Fears stirred by the Colorado movie massacre sent Glenda Peppers to a gun
store Wednesday, right after the Villa Rica resident applied for a permit to
carry a gun in public and signed up for a gun safety course.
"If you can't walk into a movie theater and feel safe ..." she said, trailing off as she contemplated the awful prospect. "I'm a widow. I just felt I needed protection," said the 67-year-old, as she shopped for a gun at Stoddard's Range and Guns in Douglasville.
Gun stores across metro Atlanta -- and the nation -- reported a surge in firearm sales following the mass shooting Friday that killed 12 people and injured dozens of others. Some gun buyers said they felt an urgent need to better protect themselves and their loved ones. Others said they wanted to take action before any movement emerged to increase restrictions on gun ownership.
Day-to-day gun sales frequently fluctuate, but figures from states scattered from coast to coast showed a bump in sales and license applications.
In Washington state, King County, which includes Seattle, saw nearly twice as many requests for concealed pistol licenses than during the same time frame a year ago. Florida recorded 2,386 background checks on Friday, up 14 percent from the week before. Oregon checks on Friday and Saturday were up 11 percent over the month prior. Four days of checks in California were up 10 percent month-to-month.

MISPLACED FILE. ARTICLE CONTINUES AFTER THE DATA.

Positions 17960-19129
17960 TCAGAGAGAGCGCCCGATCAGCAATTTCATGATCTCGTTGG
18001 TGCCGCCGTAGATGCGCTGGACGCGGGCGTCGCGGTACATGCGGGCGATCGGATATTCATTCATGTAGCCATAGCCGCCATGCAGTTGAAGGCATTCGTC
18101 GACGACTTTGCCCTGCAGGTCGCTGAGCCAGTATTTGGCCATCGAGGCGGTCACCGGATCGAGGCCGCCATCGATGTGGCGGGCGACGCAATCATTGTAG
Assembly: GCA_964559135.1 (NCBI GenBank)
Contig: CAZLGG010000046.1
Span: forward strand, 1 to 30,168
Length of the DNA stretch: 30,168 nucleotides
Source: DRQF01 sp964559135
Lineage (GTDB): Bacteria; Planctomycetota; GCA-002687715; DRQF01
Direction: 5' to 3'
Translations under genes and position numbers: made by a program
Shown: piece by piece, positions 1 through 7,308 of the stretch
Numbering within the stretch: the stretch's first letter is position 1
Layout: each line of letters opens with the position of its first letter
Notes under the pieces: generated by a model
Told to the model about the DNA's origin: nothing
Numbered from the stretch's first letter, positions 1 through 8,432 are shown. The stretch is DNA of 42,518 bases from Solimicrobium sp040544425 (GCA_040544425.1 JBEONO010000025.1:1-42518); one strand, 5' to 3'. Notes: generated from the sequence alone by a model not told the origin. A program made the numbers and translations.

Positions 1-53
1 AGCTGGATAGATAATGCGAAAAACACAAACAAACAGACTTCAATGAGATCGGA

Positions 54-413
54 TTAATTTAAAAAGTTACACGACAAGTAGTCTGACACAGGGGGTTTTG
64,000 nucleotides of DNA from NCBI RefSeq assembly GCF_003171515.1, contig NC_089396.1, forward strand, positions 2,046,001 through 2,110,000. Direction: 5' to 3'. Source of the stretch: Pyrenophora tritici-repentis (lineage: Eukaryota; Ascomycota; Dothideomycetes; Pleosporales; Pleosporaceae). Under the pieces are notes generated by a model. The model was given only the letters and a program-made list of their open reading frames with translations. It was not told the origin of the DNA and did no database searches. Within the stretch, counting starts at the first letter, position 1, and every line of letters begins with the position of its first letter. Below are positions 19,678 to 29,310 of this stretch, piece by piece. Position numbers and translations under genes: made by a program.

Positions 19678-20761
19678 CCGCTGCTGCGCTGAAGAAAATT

Exact figures in Georgia were unavailable Wednesday, but several gun shops reported higher sales. However, spot checks with a handful of metro Atlanta counties found no increase in the number of applicants for permits to carry weapons.
Adventure Outdoors in Smyrna saw a "phenomenal day" on Saturday, the day after the incident, said owner Jay Wallace. He sold over 200 guns -- rifles, handguns, shotguns -- more than double what he usually sells.
"There were a lot of conversations," Wallace said. "They know the liberal Democrats will try to pass legislation for more gun restrictions."
Some Democratic lawmakers in Congress cited the shooting as evidence of the need for tougher gun control laws -- particularly a ban on high-capacity ammunition magazines. Congress, however, hasn't passed strict legislation in more than a decade, and leaders in Washington show no sign of bringing up such measures any time soon.
Be that as it may, this weekend at Stoddard's saw more people buying guns and using the shooting range, said owner Ken Baye.
Patti Aleshire was already convinced she needed a gun prior to the mass shootings. She was at the store's gun range Wednesday working on her shooting stance.
"My husband and I talked about it," the 57-year-old retired nurse said of the incident. "I think we need to be prepared. It's like being prepared for a tornado."
In Georgia, a person buying a gun must undergo an electronic background check, performed at the store. These checks can often occur within moments, though Wallace of Adventure Outdoors said the surge in sales slowed some checks to an hour.
Obtaining a license to carry requires more extensive screening. Each county's probate court handles requests, which require the applicant to provide photo identification and proof of residency and to be fingerprinted.
The wait time for approval is about three weeks, and the permit costs
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